Gordon Head Residents’ Association spokesperson Donald Gunn says residents never wanted a conflict between homeowners and students when it comes to unrelated occupancy limits. (Gordon Head Residents’ Association/Facebook)

Gordon Head Residents’ Association spokesperson Donald Gunn says residents never wanted a conflict between homeowners and students when it comes to unrelated occupancy limits. (Gordon Head Residents’ Association/Facebook)

Unrelated occupancy limits creating divisions in Saanich

Gordon Head Residents’ Association wants to see conditions to hold landlords accountable

Members of the Gordon Head Residents’ Association (GHRA) are concerned that the proposed bylaw amendment to increase Saanich’s unrelated occupancy limits has become unnecessarily divisive.

The issue of the number of unrelated people permitted to live in a home has been a controversial topic in the District since it was brought to council in early 2019.

“It’s not the number [of occupants] that we’re concerned about, it’s the landlords,” said Donald Gunn, treasurer of the GHRA.

Speaking on behalf of the GHRA, Gunn explained that residents were originally concerned about landlords who treat their rental properties like a business and create unsafe living conditions for individuals who rent in the area.

Gunn noted that many landlords who rent to more than four individuals still charge per bedroom rather than splitting the total rent. This model “drives families out of the rental market,” he said.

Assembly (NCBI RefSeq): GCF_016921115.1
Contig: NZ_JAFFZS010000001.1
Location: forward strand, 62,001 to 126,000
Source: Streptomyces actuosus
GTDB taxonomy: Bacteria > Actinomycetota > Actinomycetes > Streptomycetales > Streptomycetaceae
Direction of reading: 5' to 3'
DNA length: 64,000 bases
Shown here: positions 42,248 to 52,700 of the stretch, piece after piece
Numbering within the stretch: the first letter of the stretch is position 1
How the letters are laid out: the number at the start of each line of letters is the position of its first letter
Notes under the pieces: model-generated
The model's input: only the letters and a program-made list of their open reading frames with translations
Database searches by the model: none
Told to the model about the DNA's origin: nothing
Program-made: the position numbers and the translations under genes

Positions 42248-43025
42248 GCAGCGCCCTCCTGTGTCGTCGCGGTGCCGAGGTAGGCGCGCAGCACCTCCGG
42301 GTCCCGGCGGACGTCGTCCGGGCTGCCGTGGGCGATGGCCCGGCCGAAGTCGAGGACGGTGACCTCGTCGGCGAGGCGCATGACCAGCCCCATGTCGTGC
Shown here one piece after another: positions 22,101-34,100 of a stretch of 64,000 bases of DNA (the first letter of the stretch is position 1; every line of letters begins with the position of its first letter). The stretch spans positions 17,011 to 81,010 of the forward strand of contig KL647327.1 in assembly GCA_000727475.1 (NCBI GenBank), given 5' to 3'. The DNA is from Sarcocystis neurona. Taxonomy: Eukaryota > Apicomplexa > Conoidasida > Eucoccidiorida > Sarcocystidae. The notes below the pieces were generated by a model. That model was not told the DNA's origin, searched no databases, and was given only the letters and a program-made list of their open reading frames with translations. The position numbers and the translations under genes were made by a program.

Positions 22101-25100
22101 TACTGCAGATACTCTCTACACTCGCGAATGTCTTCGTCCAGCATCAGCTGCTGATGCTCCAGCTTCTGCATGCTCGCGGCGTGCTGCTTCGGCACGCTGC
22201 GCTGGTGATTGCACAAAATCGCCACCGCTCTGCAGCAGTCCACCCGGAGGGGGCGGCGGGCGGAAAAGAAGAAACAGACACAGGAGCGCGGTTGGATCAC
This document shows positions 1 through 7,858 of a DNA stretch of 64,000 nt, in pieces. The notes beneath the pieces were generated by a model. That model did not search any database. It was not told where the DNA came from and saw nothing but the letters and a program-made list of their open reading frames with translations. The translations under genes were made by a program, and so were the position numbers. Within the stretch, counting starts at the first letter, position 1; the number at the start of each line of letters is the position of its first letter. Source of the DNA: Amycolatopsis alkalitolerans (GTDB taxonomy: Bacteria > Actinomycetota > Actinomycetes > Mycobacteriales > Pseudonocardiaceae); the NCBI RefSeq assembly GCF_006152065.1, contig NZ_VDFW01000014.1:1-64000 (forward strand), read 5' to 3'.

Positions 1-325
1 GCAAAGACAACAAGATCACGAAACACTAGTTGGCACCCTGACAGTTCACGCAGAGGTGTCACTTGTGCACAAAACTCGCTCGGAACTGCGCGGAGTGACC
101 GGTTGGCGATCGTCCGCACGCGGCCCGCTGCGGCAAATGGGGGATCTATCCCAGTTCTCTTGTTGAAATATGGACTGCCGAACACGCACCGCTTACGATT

Gunn feels that requiring a business licence and rezoning the properties would hold landlords more accountable and help with bylaw enforcement.

Coun. Zac de Vries, who has been vocal about supporting the proposed increase to the unrelated occupancy limits, doesn’t feel rezoning the properties would be appropriate but agreed that more responsibility could be put on landlords through licensing.

“It would be a wise idea” for landlords who rent out an entire dwelling to be required to have a business licence, de Vries said. He noted that when part of a dwelling is rented, the fees are supplemental, but when then entire home is rented out, it becomes a source of income.

Council has asked municipal staff to report back with options for regulating long-term rentals in an effort to ensure that the safety and upkeep standards are met by landlords, de Vries said.

In January, council voted to send the proposed increase from four to six occupants to a public hearing which de Vries feels will likely be set for a Saturday in March. A weekend date will permit more people to attend and will allow adequate time for all to be heard, he explained.

Based on past discussions, Gunn predicts that the bylaw amendment will pass no matter what happens at the public hearing. However, he said it won’t make a difference; the rentals will still be run like a business and there will still be homes with eight or more residents, he explained.

Gunn feels that there hasn’t been enough consultation and that students – who he emphasized are part of the community – have been put in the middle. Residents “never wanted this conflict,” but rather hoped for a dialogue between homeowners, council, landlords, and the individuals who rent in Saanich, he said, but the issue was turned into a neighbours-versus-students conflict with people taking sides.

De Vries is hopeful residents will come out to the public hearing to voice their opinions. He emphasized that residents are welcome to reach out to council beforehand to ask questions.


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